Professor Hugh Nibley often taught that the temple was the source of many of the institutions, forms, and trappings of our modern-day society. He once remarked:
There is no part of our civilization which doesn’t have its rise in the temple. ((Hugh Nibley, Don E. Norton, Temple and Cosmos: Beyond This Ignorant Present, 25.))
Nibley also made the comments:
So poetry, music, and dance go out to the world from the temple-called by the Greeks the Mouseion, the shrine of the Muses. ((ibid., 23.))
All the arts and sciences began at the temple. Dance, music, architecture, sculpture, drama, and so forth-they all go back to the temple. ((Nibley, Hugh, and Gary P. Gillum. Of all Things!: Classic Quotations from Hugh Nibley. 2nd, rev. and expand ed. Salt Lake City, Utah; Provo, Utah: Deseret Book Co.; Foundation for Ancient Research and Mormon Studies, 1993, 45.))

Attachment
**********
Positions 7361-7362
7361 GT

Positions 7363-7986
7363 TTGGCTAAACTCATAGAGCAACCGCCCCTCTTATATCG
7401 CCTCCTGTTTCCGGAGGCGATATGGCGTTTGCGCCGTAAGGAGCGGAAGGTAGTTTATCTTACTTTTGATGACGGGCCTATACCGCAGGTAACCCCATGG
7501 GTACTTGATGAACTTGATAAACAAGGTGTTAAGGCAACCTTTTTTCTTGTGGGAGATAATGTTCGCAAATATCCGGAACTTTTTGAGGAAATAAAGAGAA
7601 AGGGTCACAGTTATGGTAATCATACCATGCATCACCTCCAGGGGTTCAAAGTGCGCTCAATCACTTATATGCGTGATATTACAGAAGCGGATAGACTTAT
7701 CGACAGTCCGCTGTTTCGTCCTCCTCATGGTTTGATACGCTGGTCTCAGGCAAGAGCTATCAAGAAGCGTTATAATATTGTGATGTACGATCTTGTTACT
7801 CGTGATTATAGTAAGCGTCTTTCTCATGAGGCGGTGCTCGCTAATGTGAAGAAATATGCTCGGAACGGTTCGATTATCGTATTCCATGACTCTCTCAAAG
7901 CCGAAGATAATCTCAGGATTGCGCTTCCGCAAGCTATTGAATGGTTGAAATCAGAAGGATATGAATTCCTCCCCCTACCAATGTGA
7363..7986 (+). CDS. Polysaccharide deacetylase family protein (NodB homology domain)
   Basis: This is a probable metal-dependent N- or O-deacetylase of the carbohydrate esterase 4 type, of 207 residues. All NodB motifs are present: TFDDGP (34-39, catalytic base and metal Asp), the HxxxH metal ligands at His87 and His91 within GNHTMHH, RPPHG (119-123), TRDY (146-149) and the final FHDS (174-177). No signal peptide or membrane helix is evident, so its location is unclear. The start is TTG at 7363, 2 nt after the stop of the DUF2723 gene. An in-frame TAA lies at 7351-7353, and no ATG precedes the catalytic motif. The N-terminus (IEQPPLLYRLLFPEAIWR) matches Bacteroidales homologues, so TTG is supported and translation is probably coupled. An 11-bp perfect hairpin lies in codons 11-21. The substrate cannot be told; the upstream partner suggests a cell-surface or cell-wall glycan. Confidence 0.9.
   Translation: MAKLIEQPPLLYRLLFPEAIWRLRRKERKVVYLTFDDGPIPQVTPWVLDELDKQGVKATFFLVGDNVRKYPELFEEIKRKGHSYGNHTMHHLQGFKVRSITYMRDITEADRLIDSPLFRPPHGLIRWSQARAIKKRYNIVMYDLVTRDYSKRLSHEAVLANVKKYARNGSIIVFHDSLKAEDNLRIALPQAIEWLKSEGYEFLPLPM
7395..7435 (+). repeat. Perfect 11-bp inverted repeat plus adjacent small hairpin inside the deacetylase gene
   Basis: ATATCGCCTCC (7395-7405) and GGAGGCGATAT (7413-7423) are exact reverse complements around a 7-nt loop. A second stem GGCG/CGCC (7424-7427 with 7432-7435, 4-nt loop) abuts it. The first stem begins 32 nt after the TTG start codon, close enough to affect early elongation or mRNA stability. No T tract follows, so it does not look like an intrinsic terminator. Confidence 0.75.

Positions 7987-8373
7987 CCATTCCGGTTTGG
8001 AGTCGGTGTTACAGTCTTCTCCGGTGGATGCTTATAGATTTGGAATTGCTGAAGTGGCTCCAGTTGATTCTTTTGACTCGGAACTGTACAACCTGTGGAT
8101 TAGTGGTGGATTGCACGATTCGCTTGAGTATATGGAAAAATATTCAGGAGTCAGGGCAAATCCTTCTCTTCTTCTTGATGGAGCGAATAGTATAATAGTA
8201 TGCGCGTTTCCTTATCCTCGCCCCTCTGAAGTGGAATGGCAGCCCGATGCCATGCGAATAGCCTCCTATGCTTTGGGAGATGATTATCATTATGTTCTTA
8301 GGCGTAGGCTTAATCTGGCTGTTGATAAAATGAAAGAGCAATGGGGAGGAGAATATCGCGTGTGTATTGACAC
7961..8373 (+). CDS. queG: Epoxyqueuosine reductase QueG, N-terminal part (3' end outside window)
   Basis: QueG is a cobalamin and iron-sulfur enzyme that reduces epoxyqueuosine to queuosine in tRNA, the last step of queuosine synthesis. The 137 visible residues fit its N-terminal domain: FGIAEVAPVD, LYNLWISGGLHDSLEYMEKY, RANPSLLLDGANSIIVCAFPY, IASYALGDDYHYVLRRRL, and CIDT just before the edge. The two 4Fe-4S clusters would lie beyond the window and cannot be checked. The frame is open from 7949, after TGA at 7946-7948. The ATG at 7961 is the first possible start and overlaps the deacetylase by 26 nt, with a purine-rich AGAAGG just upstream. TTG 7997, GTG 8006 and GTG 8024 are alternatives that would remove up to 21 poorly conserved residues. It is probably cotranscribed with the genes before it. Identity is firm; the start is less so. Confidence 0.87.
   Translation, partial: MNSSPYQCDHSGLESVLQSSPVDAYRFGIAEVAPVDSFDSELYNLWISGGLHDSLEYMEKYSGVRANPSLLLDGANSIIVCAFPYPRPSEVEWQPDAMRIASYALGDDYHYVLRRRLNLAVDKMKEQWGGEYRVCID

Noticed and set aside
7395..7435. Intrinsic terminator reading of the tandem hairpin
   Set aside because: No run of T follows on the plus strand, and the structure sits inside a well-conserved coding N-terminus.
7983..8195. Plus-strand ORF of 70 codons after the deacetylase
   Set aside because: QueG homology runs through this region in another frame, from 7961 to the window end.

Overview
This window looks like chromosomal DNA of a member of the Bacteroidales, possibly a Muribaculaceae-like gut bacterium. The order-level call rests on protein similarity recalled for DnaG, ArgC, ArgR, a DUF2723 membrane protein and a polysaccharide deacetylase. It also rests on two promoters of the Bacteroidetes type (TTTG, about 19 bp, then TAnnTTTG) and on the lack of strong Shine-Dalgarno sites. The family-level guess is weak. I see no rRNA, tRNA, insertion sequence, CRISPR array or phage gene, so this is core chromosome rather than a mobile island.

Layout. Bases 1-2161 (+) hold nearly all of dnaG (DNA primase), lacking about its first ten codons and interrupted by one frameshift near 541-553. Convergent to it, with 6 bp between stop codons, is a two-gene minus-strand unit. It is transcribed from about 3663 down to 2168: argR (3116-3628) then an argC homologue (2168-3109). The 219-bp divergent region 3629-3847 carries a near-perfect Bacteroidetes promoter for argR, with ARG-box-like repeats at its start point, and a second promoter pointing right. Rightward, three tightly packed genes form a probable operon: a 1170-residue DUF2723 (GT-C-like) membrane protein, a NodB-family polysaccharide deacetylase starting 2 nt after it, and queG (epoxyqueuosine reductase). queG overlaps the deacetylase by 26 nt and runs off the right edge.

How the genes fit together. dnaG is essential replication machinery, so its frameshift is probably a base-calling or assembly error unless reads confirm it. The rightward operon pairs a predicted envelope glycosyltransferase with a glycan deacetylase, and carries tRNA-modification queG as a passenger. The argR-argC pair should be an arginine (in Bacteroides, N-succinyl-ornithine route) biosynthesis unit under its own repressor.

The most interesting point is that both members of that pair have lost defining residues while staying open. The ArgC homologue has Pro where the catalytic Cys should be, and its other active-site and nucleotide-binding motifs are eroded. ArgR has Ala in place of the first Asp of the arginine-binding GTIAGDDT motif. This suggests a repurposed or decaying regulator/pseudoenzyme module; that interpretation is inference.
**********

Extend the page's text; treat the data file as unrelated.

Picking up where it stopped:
The more I study the temple the more I am convinced of these statements. I have found evidence for the temple in language, literature, poetry, dance, music, theater, drama, education, custom, astronomy, architecture, art, science, politics, and of course in the many religions of the world. Even our daily personal patterns of awakening, opening our eyes, arising, washing ourselves, getting dressed, eating breakfast, working out our salvation while the day of probation lasts, then going to sleep and awaiting to arise the next morning clearly has connections with the temple.
In what patterns of our civilization do you see the temple?